Time to time people in the creative industry are bound to run low on their creative juices and then need something to get back on track. This book will not only help those creatives out, but get them into gear. Caffeine for the Creative Mind by Stefan Mumaw and Wendy Lee Oldfield is a fantastic book for thinking outside of the box…
Who is this book for?
This book is for any designer, writer or anyone that wants to get their imagination going. It’s great to do an exercise each morning to get your day started, or even just when you’re feeling you need a little inspiration.
What’s the book about?
The book is cram-packed with 250 – 15-minute exercises to fuel your creative engine. What’s fantastic about this book, is that there are are all types of exercises such as design, photography, idea kindling, play, problem solving and writing.
There are also a few interviews with some prominent creative people which are quite interesting reads, as they discuss how they deal with satisfying their creative needs.
The book has an edgy sketchbook design which is visually appealing and it sets the tone for the book, as many of the exercises include sketching or using your everyday environment to create something. Some examples include phrases, icons, words, using a digital camera, pictures or even magazine cutouts. All of this helps to develop a working and productive creative mindset. See examples below.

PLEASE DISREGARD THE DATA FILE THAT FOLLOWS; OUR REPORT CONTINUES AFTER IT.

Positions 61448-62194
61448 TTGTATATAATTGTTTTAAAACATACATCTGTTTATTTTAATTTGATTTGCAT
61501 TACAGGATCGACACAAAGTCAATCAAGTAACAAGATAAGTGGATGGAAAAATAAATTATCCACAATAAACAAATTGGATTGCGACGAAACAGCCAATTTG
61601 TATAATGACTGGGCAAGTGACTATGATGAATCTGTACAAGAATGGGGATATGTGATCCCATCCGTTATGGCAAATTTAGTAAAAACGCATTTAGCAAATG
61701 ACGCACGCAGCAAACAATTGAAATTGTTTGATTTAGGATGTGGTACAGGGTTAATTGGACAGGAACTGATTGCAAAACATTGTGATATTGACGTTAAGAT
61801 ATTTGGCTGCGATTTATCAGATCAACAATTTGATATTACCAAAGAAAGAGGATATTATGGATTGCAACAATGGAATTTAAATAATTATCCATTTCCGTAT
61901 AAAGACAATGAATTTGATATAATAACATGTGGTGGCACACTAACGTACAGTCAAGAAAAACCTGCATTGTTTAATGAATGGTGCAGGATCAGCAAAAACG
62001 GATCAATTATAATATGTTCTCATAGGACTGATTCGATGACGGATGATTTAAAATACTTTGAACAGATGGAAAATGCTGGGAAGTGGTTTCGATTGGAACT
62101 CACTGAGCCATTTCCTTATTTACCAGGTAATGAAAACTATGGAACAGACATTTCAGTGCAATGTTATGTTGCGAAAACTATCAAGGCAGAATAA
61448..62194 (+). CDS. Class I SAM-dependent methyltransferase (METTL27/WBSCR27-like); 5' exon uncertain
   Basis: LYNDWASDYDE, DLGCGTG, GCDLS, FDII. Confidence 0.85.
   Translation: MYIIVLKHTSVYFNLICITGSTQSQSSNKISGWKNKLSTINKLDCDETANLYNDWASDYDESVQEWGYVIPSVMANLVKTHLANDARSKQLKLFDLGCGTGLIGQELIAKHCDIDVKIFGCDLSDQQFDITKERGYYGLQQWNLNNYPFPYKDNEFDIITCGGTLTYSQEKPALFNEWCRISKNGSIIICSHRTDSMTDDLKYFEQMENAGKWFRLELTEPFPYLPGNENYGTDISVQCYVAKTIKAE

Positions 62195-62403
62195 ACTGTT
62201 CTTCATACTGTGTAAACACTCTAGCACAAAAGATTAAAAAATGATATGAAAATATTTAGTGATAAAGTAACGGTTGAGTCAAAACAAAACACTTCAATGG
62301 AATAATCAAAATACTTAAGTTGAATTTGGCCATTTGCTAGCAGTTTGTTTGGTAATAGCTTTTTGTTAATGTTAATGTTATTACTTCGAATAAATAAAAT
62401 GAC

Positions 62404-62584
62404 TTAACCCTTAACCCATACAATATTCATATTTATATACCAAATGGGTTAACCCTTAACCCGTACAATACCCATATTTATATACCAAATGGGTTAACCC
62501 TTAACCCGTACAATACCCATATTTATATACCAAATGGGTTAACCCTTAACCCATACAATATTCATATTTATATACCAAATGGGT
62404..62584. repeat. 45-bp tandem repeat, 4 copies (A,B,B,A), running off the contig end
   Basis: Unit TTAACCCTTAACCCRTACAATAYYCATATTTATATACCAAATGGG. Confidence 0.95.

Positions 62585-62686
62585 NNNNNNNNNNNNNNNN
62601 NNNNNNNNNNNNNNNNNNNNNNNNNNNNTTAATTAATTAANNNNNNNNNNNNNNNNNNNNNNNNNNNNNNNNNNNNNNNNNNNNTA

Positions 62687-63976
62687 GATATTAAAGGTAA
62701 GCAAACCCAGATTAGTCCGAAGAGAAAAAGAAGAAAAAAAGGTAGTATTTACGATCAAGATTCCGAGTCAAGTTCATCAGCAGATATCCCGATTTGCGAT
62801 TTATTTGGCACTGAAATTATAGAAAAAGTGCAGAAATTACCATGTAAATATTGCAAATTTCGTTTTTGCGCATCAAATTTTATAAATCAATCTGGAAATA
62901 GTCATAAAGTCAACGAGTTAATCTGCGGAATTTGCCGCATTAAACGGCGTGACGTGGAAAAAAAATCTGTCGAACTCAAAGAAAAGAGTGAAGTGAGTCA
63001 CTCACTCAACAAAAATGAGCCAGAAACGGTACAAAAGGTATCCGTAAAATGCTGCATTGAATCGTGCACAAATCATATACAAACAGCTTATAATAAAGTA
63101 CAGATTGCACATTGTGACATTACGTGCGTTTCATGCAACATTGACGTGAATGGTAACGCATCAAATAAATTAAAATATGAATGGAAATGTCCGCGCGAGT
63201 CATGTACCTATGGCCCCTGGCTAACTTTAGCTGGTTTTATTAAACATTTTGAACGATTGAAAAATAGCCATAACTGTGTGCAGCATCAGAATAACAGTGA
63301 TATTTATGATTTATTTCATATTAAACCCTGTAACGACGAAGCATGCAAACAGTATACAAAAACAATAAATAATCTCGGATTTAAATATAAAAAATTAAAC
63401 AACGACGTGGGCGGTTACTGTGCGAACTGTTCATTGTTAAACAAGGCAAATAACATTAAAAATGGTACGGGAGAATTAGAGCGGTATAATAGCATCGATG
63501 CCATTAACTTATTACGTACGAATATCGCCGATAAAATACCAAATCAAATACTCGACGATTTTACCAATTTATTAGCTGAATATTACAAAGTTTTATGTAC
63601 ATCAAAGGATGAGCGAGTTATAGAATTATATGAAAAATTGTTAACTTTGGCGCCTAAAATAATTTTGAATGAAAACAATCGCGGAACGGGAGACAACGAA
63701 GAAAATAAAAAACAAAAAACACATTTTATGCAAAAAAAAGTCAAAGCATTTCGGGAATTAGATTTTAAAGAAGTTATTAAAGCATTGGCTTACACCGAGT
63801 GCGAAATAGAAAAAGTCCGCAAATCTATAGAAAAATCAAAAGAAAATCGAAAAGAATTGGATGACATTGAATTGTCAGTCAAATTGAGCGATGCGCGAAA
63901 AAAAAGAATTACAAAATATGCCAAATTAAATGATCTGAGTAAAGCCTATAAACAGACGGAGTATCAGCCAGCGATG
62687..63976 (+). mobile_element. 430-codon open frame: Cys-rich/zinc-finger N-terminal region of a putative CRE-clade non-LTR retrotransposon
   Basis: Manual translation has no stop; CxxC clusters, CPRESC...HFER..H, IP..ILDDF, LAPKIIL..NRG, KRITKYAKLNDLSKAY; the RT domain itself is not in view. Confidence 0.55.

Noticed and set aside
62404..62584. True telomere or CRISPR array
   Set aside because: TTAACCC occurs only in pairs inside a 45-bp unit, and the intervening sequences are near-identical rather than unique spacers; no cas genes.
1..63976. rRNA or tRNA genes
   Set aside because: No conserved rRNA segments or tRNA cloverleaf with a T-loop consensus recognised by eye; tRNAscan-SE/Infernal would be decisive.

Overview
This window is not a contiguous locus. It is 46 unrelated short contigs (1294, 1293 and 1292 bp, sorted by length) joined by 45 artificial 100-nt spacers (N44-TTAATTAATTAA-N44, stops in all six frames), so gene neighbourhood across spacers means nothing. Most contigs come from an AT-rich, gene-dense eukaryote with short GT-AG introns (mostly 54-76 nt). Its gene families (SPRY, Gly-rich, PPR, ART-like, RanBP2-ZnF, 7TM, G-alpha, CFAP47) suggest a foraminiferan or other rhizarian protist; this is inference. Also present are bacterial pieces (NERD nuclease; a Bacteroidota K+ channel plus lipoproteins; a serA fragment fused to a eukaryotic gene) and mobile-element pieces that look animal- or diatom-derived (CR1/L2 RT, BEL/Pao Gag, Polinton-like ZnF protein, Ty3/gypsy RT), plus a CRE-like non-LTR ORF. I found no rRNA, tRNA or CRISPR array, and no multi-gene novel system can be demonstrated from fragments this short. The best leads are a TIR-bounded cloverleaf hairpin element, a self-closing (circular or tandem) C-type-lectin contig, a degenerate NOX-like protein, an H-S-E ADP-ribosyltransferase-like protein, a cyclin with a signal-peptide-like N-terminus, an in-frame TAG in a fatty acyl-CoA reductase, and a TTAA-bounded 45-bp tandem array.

Perspective is a key ingredient in creative thought. Everyone has a different perspective on everything even if it’s only slightly different.
Use your own unique perspective to finish this drawing. Turn the paper to whatever angle you desire. There is no “right side up.” Simply document what it is you see and finish the drawing using pencil, pen, crayons, inks, or whatever tool you’d like.
Proof that everyone has a different perspective. Here is what other featured interviewees from the book did:
That Penguin is Throwing up on My Pants
Fire hydrants are cool. Unless you didn’t see it on the street and ran into it with your bike. But that’s another story. Fire hydrants are cool, but they’re bland. They serve one purpose : to provide water to a fire truck if need be. Some have used it to create a much needed summer oasis of urban-style water fun, but its intended purpose is to extinguish fires. Typically, fire hydrants are red or yellow, making them fairly apparent to an oncoming fire truck (but seemingly invisible to an unsuspecting cyclist). Your task today is to give that fire hydrant a new face.
Create a new look for the fire hydrant based on its current design. You can’t change the way the fire hydrant is built, only how it is painted. The structural design must remain in tact. Evaluate its shape and paint something new on the fire hydrant.
Creativity needs to be exercised, and this book definitely helps to do so!
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